Another exercise is to listen to a relaxation tape (you can download) for about 20 minutes, preferably before bed, while breathing shorter and slower breaths than normal. We did this each day after lunch, and I felt a definite calming down into my body and out of my head. The tape, Patrick told us, helps to take your nervous system out of sympathetic (fight or flight) to the para-sympathetc state.

So, after only a few days, I’m finding myself consciously breathing slowly through my nose off and on all day long. Last night, I decided to use the breathing techniques at my belly dancing class. Interestingly, my dance was suddenly more fluid and I was more out of my head and into my body than I’ve ever been. However, I also noticed after class that my body felt “rubbery” and a little shaky.

The last thing to do as a habitual mouth breather is to learn how to breathe through your nose at night. The way to do that is to simply tape your mouth with paper tape. I had been putting that off because the thought of it was almost repulsive. But, I did it last night for the first time. And, I have to say, I slept for the entire night for the first time in a long time. I didn’t wake up to use the bathroom. I even had a few pleasant dreams, which I have also not had in a while.

Again, today my body feels “rubbery.” I need to find out what that’s all about physiologically. (Patrick asked if anybody felt rubbery after some of the exercises, and a few people said they did)

I’m definitely going into this with an open mind and see where it goes. I hope you take the time to check out the links in this blog. I would love to hear your thoughts – [email protected]

I’ll keep you posted!

Karen

   Dr. Michael and Karen Adler, Echo & Rig, Las Vegas, celebrating 15-year Anniversary

The Micro II for Sleep Apnea

We’re commonly told that we need at least 8 hours of sleep every night for general health and wellness. However, our sleep needs go much deeper than that. Insufficient sleep can cause numerous diseases, and even early mortality. Dr. Adler and I attended a continuing education course about sleep disorders recently, and what we learned was eye opening!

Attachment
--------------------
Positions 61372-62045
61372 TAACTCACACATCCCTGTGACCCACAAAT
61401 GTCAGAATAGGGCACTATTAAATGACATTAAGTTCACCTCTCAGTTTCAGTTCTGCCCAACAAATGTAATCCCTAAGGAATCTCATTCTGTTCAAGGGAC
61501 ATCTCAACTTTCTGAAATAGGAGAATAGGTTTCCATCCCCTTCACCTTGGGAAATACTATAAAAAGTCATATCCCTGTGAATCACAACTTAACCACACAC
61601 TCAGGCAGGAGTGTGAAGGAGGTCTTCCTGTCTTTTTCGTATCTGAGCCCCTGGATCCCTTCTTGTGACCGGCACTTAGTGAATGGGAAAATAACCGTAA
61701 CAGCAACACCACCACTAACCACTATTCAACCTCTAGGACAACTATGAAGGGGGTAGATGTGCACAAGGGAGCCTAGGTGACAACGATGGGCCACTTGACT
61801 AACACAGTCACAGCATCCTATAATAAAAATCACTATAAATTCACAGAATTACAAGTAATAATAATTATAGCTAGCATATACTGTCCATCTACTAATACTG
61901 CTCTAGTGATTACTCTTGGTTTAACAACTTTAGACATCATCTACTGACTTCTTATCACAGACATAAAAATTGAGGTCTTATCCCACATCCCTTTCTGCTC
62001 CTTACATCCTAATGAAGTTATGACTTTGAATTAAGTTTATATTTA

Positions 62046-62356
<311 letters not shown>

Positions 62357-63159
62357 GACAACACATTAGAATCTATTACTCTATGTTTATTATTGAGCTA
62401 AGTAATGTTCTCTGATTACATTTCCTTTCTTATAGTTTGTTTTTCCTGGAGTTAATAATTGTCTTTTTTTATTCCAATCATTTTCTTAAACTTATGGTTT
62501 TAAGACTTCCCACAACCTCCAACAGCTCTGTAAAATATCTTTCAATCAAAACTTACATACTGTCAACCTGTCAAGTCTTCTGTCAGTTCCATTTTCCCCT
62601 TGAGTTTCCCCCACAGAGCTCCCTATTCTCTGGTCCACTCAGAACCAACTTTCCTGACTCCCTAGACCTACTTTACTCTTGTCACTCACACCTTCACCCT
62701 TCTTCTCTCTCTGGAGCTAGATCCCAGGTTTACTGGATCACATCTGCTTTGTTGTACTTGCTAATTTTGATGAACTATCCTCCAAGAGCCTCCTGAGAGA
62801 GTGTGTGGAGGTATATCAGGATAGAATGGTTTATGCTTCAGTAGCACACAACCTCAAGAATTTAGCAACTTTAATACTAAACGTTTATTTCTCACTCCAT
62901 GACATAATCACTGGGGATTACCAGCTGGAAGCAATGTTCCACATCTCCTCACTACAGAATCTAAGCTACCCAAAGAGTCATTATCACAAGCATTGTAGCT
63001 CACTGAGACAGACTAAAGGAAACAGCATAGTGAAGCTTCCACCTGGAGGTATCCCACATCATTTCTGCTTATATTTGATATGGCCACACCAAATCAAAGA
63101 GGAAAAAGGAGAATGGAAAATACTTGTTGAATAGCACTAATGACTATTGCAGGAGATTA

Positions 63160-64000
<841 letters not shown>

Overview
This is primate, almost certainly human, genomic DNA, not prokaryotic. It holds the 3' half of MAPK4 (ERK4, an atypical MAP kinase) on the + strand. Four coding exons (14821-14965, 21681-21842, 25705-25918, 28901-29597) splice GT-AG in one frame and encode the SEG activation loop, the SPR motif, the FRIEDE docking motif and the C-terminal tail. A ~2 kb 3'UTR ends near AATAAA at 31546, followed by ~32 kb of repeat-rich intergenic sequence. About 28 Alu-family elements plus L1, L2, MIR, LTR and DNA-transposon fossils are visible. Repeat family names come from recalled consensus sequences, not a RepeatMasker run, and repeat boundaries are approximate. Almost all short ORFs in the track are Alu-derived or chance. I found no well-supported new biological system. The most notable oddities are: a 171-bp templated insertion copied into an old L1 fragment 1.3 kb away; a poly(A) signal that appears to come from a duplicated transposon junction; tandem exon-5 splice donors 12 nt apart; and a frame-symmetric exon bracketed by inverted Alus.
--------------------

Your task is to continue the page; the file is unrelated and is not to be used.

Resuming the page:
We have found that many people suffer from obstructive sleep apnea (OSA) and are completely unaware of it. Obstructive sleep apnea refers to a frequent collapse of the airway during sleep, which lasts for over ten seconds.  Approximately 1 in 5 adults have at least mild OSA. Snoring is the most obvious symptom, but it isn’t the only one. Fatigue, irritability, difficulty concentrating, gradual weight gain, hypertension, and diabetes can all be symptoms of sleep apnea.

A collapse in the airway forces the brain to send an alarm to your body –WAKE UP!! Thus, your body wakes up, you start breathing again, and most of the time, you’re completely unaware it’s happening. This could happen multiple times each hour, resulting in tens or even hundreds episodes every night.

Basically, sleep apnea stops your brain from hitting the deepest and most restorative sleep level. So, even though you think you’re getting a full night’s sleep, the constant alarm trigger to your brain is preventing it. This means that even though you’re turning in with the intention of getting 7 – 8 hours of sleep, your actually sleeping much less.

Traditionally, for sleep apnea, a physician prescribes a CPAP (constant positive airway pressure) machine. This machine utilizes a mask strapped to your face to force air pressure through your airway. It can be extremely helpful; however, there are some cons! It can be very loud and disturb your partner’s rest. It can be uncomfortable and cause sores on the face. Furthermore, it’s difficult to travel with due to size and volume.

Adler Advanced Dentistry uses a different approach to treat sleep apnea and snoring. We use a dental appliance called the Micro II. The Micro II is small and easy to wear.  It works by bringing your jaw forward which opens up your airway. There’s no noise and it’s very comfortable. Many of our guests have experienced a significant reduction in snoring and sleep apnea, and an increase in the quality of their sleep.

 

If you’re suffering from disrupted sleep, due to snoring, excessive waking up, or sleep apnea, give us a call and see how we can help.